Truck drivers in Brazil have entered their fourth day of strike, blocking major highways in at least 24 states, including the Federal District. The move comes despite Petrobras, the state-owned oil company, temporarily cutting diesel prices by 10 percent on Wednesday in an attemp to curb the protests.
The stoppage, the result of increased fuel costs, (over 56 percent since July) has caused widespread deficiencies in the distribution of petrol, food and other items and services.
There's a lack of produce, fruits and vegetables at Rio de Janeiro's main marketplace called Ceasa. Price gauging is also taking place due to the lack of some products. The cost of a sack of potatoes, which previously sold for R$60 (Approximately US$16.45), now costs R$400 (approximately US$110).
Of the 340 truck deliveries that were scheduled for Wednesday, only 75 made it to Ceasa.
Sao Paulo city hall announced Wednesday night that approximately 40 percent of the city's public bus fleet will be removed from circulation on Thursday due to the truck driver's strike and the inability to re-fuel public transportation sites.
City hall also informed that if the strike persists until Friday, trash collection can be hampered. It noted that the “municipal administration will solicit the Justice (Department) to suspend the blockages of fuel distribution centers.”
Brazil's postal service has temporarily suspended expedited delivery services nationwide.
The Brazilian Company of Airport Infrastructure (Infraero) released a statement alerting that airports in Congonhas (Sao Paulo), as well as the cities of Palmas, Recife, Maceio and Aracaju have run out of fuel to supply airplanes as of Wednesday. Congonhas is one of the three most busy airports in Brazil, according to Revista Forum.
Another six airports only have enough airplane fuel for the next two days, reported the Support Unit and Operational Management. They include airports in the cities of Goiania, Teresina, Campo Grande, Ilheus, Foz do Iguazu and Londrina.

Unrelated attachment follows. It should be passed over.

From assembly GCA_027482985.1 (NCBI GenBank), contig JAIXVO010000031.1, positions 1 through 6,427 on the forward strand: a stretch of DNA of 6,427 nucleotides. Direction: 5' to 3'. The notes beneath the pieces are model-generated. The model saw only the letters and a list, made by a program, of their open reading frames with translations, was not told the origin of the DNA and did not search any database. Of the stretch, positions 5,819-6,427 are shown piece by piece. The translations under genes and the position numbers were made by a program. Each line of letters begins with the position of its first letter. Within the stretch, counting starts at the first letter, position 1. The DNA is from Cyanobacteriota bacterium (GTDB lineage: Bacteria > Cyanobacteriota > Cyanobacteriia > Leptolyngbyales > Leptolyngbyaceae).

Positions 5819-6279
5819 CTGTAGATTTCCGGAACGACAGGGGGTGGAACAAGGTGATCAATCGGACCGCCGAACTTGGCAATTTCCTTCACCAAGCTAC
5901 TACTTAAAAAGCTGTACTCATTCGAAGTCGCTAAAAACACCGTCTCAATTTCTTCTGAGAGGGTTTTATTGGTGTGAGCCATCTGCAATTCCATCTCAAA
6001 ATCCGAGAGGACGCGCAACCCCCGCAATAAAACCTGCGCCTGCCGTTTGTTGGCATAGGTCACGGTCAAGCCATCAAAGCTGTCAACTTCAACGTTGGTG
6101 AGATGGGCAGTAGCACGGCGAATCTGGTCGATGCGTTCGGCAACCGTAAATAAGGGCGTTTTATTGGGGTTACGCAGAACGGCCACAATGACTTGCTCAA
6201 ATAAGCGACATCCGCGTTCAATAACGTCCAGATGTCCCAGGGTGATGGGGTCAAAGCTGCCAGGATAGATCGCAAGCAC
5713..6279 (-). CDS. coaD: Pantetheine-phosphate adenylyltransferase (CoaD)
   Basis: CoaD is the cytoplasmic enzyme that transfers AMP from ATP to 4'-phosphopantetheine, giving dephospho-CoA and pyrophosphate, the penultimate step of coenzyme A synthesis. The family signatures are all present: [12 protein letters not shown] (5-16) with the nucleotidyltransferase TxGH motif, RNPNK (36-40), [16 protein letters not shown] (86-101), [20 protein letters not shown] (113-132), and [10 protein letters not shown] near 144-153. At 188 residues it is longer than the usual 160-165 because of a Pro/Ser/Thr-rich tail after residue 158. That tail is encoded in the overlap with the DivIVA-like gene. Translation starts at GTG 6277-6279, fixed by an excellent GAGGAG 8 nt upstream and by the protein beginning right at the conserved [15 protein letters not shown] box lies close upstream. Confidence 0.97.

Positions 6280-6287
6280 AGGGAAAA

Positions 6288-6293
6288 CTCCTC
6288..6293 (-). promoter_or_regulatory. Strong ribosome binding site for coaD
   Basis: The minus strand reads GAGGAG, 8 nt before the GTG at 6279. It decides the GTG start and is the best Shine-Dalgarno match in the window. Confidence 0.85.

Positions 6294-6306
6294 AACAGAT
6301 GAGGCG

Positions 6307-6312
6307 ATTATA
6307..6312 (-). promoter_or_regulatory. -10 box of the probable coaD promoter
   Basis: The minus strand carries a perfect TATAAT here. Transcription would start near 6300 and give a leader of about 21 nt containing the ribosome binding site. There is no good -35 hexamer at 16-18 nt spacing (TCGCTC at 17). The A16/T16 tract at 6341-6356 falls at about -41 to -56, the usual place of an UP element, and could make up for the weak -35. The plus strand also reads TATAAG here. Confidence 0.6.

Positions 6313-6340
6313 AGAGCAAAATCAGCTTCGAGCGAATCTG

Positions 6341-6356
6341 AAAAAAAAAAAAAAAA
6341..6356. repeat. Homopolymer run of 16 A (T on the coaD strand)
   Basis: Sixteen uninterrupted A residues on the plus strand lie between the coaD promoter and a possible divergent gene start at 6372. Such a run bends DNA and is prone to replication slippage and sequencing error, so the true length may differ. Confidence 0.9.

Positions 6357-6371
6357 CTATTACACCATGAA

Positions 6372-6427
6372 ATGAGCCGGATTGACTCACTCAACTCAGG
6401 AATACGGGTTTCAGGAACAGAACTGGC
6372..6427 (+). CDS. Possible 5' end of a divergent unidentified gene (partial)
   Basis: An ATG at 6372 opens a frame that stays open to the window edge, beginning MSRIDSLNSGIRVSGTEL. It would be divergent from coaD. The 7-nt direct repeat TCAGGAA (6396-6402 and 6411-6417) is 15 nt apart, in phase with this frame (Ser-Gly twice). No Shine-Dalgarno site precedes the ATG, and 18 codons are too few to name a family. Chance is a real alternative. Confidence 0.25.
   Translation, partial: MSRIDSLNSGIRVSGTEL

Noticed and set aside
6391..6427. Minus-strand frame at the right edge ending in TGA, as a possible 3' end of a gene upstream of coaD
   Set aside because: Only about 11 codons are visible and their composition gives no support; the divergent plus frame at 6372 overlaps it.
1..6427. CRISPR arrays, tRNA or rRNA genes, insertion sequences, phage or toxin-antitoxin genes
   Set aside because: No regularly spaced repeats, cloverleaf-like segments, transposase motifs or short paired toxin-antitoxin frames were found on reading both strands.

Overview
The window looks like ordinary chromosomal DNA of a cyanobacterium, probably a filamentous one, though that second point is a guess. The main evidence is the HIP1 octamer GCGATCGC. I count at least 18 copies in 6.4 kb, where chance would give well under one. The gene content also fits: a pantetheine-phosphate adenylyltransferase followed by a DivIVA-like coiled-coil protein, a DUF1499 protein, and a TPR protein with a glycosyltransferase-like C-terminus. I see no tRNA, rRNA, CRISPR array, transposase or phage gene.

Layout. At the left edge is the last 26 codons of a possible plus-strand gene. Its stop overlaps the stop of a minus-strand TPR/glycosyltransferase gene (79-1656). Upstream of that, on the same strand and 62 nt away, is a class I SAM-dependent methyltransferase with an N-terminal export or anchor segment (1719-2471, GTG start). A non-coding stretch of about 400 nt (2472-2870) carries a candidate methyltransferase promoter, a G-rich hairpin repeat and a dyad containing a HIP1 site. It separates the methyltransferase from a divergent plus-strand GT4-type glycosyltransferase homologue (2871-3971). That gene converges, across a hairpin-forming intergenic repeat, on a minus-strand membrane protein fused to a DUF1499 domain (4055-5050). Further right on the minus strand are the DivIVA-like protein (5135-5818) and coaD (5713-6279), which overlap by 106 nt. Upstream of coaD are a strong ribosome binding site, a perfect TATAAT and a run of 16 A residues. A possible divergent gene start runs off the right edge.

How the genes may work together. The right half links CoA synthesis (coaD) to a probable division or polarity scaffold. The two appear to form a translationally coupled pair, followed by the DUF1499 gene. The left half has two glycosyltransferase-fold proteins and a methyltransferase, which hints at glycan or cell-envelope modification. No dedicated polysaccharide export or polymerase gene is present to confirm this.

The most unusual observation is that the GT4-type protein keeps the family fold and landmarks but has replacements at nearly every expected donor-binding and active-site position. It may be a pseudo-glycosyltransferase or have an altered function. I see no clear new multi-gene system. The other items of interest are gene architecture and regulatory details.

The government of senate-imposed President Michel Temer began a daily readjustment policy of the cost of oil derivatives on July 3, 2017. Since then, Petrobras, Brazil's majority state-owned oil company, has raised the price of diesel fuel in its refineries 121 times, representing an increase of 56.5 percent.
Congressman Ivan Valente, of the Socialism and Liberty Party, (PSOL) tweeted that the “truck drivers' strike has the potential to bring down the unpopular, moribund, corrupt government of (Michel) Temer.”
Petrobras Chief Executive Officer, Pedro Parente, said Wednesday's 10 percent price cut, will only remain in place for 15 days and cost the company about 350 million reais ($96 million), according to Reuters.
“The independence of Petrobras has not been damaged,” Parente said, claiming that the price cut “was an exceptional measure and does not represent a change to our pricing policy.”
Temer, for his part, had urged for “a type of truce for two or three days at most for us to find a satisfactory solution for Brazilians and for the truckers.”